How Do we Handle Endings?

Posted: March 12, 2015 in World On The Edge

file0001129878874Our lives are filled with endings.

Some we want.

And some we don’t.

After a particularly tiring week or day at work, we’re happy to have an ending. After an argument with a child or spouse, we’re happy for that to end, too. If we’ve had an unusually cold winter, or a dreary rainy and hot summer, we take a joyful breath when all that’s over. If we’re cleaning out a closet, if we’re striving to complete a garden, and certainly if we’re in labor with childbirth near, we want endings!

But we may not want an ending to that last bite of pecan pie, or the sight of a gorgeous sunset, or a night of celebration with our spouse. We may not want to put down that sweet, sleeping baby in our arms. We don’t want to reach the ending of a wonderful song, or a great book, or a loving kiss.

Except endings come. We lose people who mean much to us. Maybe they simply leave, or maybe we we lose them to death.

Endings that come to us by death are the hardest to assimilate. A parent, a spouse, a child, a friend, who are here with us on a given day, and the next day gone.

We grieve these endings. They take a toll on the rest of our lives.

I have always believed that the veil between life and death is very thin. I have always believed that death is another beginning–for each of us, and for our loved ones. I have felt an active connection with those who have left this world for another. I don’t believe they forget us anymore than we forget them. I ask for their prayers, and give them mine. And I do have faith that I will see them again.

Comments
  1. Cheryl says:

    I agree about the veil, Kaye. Right now, I’m more than halfway through “August Gale” by Barbara Walsh. It’s very good: a true story about a father and daughter and the ancestors they lost to a hurricane off of Newfoundland in August 1935. Last night, I read about the storm. This morning, I couldn’t stop thinking about the final moments of those lost at sea, the signs and apparitions that appeared to their loved ones, and what those left behind must have suffered.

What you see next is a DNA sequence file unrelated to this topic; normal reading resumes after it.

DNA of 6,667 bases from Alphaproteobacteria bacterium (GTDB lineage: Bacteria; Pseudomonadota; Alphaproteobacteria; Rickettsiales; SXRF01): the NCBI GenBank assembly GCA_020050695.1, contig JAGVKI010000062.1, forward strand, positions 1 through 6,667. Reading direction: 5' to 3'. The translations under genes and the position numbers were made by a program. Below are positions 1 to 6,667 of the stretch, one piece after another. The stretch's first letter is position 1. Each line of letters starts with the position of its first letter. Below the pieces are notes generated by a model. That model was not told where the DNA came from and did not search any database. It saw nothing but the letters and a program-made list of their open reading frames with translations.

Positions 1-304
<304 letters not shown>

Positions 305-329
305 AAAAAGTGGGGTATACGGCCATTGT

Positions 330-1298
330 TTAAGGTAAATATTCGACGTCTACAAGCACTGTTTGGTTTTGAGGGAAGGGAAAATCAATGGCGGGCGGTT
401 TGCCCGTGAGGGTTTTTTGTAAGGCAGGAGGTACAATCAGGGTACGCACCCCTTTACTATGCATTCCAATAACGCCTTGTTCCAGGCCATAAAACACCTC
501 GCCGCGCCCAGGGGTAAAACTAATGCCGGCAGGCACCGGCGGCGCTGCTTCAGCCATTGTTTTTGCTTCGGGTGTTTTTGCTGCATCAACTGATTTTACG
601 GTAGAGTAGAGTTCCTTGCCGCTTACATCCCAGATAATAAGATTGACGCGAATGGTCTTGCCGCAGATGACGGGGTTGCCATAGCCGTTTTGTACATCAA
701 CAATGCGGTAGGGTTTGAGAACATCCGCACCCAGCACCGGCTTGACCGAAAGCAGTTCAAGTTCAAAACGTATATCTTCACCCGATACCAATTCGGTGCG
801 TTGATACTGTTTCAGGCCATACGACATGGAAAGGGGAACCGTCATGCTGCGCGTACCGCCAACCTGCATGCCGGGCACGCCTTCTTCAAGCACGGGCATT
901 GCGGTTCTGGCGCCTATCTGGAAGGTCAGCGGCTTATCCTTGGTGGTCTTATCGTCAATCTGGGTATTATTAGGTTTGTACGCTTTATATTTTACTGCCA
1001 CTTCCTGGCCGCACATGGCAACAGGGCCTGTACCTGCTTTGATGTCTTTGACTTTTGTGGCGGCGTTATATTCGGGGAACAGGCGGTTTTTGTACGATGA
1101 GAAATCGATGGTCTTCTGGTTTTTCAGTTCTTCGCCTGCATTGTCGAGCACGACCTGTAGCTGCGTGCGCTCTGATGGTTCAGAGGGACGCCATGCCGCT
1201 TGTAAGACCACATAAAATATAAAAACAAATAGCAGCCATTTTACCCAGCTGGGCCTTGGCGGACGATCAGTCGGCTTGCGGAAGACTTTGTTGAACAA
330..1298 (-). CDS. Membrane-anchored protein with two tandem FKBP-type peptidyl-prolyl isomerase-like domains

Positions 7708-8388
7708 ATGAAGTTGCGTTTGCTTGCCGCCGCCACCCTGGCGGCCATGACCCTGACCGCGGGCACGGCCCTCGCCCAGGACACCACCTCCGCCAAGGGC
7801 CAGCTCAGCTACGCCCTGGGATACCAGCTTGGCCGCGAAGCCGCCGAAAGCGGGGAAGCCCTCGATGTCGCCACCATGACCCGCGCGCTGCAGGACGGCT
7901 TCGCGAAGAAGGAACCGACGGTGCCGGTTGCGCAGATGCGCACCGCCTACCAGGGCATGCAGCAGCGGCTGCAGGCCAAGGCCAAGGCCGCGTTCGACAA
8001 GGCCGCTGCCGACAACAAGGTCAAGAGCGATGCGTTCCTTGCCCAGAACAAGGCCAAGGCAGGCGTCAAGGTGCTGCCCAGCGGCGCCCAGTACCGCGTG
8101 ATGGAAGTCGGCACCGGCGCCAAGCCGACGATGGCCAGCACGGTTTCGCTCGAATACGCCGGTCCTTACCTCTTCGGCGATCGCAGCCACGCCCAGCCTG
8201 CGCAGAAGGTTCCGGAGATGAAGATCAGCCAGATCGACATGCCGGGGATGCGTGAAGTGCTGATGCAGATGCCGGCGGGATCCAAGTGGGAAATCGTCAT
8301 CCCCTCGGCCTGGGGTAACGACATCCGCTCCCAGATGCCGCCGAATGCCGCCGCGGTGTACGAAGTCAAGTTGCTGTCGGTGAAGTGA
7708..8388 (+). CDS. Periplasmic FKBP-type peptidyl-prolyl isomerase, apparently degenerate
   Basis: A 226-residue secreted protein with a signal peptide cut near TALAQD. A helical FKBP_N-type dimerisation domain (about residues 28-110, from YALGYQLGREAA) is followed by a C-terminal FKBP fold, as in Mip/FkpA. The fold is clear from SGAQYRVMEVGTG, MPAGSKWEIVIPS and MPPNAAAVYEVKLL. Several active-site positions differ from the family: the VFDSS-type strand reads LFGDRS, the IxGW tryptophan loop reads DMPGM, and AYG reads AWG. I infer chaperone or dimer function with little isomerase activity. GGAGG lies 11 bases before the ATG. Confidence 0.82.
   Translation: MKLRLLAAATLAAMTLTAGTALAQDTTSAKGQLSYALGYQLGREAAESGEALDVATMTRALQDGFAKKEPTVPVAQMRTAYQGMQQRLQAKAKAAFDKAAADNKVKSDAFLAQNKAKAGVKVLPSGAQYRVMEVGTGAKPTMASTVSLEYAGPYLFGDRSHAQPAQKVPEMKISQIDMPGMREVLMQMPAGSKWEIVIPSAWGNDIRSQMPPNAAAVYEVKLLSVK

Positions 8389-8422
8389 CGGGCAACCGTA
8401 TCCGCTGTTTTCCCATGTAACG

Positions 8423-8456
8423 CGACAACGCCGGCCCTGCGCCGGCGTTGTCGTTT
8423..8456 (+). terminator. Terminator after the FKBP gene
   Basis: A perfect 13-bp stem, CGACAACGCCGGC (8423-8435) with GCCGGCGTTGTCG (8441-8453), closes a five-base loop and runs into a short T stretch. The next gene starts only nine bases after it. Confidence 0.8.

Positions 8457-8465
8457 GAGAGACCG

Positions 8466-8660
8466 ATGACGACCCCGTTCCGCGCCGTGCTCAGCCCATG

Interestingly, I never gave much thought to the “veil,” never even thought of it as a veil until sometime last year, when—I believe—you wrote about it in one of your posts. At about the same time, I was reading the Emily of New Moon series by L.M. Montgomery: more veils and more Canada. Life is a beautiful, mysterious circle in so many ways.

  2. kph52013 says:

    Thanks Cheryl. Think about this. 🙂

    “And Jesus cried out again with a loud voice, and yielded up His spirit. And behold, the veil of the temple was torn in two from top to bottom; and the earth shook and the rocks were split. The tombs were opened, and many bodies of the saints who had fallen asleep were raised; and coming out of the tombs after His resurrection they entered the holy city and appeared to many.”– Matthew 27:50-53

    “August Gale” sounds great; think I’ll read it!

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